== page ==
conduct while intoxicated at Vine Street, Nov. 26. Joseph Willig, 23, 7213 Winton Road, criminal damaging at 6924 Bryn Mawr, Nov. 25. Kristina Davis, 29, 503 Elmgrove Terrace, falsification, possessing criminal tools at 10948 Hamilton Ave., Nov. 21. Kyle Little, 18, 3522 Warsaw, carrying concealed weapon at 9860 Winton Road, Nov. 23. Darnell Mooney, 39, 870 Reynard, domestic violence at 820 Reynard Ave., Nov. 21. Williams Tierra, 22, 1297 Frost Court, obstructing official business at State Route 126 and Colerain, Nov. 24. Sandra Borrows, 46, 818 Northern Pkwy., domestic violence at 8380 Marley Street, Nov. 26.
ABOUT POLICE REPORTS The Community Press publishes the names of all adults charged with offenses. The information is a matter of public record and does not imply guilt or innocence. To contact your local police department: » Springfield Township: Chief David Heimpold, 729-1300 » Mount Healthy: Chief Marc Waldeck, 728-3183 » Cincinnati District 5, Captain David Bailey, 569-8500 » North College Hill: Chief Gary Foust, 521-7171 » Greenhills: Chief Thomas Doyle, 825-2101 » Forest Park: Chief Phil Cannon, 595-5220. Darryl Thomas, 19, 983 Harkin, drug trafficking at Waycross and Northland Blvd., Nov. 28. Juvenile male, 16, theft at 1212 W. Kemper, Nov. 27. Michael Allen, 42, 11881 Hitchcock, domestic at 11881 Hitchcock, Nov. 25. Juvenile male, 17, robbery at 951 Smiley, Nov. 20. India Fuller, 24, 58 Versailles, obstructing official business at 48 Versailles, Nov. 24. Brandon Brewster, 29, 11326 Kenshire, theft at 1143 Smiley, Nov. 23.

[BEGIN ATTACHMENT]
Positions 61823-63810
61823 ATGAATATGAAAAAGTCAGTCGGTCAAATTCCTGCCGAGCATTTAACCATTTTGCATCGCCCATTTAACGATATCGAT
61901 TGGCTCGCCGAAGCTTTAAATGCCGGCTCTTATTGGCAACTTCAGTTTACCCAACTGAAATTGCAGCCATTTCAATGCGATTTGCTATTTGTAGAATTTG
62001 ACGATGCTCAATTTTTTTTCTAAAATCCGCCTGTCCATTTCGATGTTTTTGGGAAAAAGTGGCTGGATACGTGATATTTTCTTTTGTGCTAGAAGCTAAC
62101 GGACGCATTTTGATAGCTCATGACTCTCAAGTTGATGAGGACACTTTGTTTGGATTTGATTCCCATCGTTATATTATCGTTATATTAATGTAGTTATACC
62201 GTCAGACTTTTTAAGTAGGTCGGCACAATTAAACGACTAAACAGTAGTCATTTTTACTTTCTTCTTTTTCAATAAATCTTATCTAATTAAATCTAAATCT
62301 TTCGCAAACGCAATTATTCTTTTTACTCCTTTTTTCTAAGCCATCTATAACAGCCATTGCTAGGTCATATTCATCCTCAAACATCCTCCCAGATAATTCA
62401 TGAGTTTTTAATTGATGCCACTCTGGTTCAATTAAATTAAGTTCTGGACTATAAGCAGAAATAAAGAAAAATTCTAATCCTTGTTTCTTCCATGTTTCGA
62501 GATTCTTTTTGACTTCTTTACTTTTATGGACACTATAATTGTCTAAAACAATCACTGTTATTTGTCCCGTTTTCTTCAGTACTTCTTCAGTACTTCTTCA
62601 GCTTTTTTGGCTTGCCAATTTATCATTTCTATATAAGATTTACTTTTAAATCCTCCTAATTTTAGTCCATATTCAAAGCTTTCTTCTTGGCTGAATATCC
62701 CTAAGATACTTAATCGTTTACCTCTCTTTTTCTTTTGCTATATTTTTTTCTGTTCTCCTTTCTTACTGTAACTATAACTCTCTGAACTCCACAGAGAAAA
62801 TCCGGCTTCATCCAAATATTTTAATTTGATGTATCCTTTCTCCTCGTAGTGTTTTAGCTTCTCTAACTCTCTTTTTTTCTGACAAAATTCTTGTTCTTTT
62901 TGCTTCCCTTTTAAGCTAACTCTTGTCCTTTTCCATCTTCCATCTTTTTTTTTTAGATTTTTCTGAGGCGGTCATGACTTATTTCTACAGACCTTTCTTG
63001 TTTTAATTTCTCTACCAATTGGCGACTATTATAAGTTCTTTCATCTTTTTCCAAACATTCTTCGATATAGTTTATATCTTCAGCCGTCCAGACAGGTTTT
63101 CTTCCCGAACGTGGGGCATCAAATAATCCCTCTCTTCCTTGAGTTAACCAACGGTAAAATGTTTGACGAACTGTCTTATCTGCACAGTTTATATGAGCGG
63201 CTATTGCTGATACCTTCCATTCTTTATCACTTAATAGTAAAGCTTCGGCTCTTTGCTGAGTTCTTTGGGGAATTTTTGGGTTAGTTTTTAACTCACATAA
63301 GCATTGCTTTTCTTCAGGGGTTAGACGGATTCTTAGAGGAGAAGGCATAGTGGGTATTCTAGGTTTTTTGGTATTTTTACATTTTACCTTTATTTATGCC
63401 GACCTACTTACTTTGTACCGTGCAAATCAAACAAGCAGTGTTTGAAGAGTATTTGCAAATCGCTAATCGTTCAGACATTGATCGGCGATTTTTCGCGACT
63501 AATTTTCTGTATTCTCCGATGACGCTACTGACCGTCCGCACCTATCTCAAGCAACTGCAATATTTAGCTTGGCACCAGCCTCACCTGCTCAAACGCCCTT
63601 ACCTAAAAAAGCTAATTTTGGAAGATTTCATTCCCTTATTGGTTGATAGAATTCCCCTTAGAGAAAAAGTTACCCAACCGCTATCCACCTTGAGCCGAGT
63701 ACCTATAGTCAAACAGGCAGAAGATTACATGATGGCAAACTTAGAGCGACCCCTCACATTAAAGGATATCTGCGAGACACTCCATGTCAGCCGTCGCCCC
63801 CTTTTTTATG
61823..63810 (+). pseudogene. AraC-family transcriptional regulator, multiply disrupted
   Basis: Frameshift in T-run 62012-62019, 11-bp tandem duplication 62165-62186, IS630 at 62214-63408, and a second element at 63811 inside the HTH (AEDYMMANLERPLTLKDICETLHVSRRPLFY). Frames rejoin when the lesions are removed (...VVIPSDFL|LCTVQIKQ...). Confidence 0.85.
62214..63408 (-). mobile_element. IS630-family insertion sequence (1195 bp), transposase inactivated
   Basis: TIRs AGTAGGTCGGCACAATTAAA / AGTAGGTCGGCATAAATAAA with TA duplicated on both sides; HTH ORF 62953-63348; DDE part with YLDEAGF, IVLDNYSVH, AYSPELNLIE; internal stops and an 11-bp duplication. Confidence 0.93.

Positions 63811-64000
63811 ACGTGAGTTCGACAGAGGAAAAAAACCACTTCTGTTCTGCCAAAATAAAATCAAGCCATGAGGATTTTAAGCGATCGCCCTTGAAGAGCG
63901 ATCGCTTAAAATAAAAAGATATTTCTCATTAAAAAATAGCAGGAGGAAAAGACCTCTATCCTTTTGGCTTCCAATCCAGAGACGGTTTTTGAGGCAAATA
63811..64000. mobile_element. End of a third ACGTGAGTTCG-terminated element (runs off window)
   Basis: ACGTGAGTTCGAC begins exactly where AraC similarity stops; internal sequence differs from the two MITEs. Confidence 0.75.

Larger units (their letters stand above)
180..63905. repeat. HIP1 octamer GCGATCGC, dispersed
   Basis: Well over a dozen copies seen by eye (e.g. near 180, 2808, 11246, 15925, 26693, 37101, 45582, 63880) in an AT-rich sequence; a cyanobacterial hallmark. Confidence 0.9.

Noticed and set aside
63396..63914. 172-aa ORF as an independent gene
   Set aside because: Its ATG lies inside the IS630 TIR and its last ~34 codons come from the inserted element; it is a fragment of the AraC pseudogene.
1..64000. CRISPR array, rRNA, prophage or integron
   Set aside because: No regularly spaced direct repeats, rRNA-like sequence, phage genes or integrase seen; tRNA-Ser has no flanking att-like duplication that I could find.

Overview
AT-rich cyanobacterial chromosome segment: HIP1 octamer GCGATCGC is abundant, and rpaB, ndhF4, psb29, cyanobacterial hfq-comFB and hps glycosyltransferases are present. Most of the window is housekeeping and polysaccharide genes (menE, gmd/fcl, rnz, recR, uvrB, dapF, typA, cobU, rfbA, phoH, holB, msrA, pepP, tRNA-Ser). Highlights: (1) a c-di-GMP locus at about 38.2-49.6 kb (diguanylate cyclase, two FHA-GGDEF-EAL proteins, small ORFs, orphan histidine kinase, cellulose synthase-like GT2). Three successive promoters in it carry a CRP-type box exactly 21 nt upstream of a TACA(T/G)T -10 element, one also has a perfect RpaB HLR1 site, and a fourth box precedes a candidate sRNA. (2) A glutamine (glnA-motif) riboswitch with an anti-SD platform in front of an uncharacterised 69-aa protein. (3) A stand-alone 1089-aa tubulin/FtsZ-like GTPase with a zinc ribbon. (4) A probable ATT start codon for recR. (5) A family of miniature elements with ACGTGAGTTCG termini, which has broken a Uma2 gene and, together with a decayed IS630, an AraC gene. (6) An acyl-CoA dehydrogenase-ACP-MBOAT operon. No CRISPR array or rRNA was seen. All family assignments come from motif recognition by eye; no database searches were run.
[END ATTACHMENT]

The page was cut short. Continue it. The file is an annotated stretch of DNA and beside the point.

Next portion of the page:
Incidents/reports Assault Victim struck at 440 Northland Blvd., Nov. 26. Burglary Residence entered and windows damaged at 1137 Waycross, Nov. 22. Attempt made at 11027 Quail Ridge, Nov. 24. Residence entered and TV of unknown value removed at 11787 Elkwood, Nov. 27. Residence entered at 680 Carlsbad, Nov. 28. Misuse of credit card Victim reported at 11750 Passage Way, Nov. 23. Rape Attempt made at Waycross, Nov. 23. Theft Victim reported at 11881 Hitchcock, Nov. 25. Merchandise valued at $90 removed at 1050 W. Kemper, Dec. 1. Aluminum valued at $1600 removed at 1143 Smiley, Nov. 26. Reported at 11235 Sebring, Nov. 26. Attempt made to remove vehicle at Galesworth, Nov. 26. Purse and contents of unknown value removed at 695 Northland Blvd, Nov. 27. ATM card valued at $150 removed at 633 Northland Blvd., Nov. 28.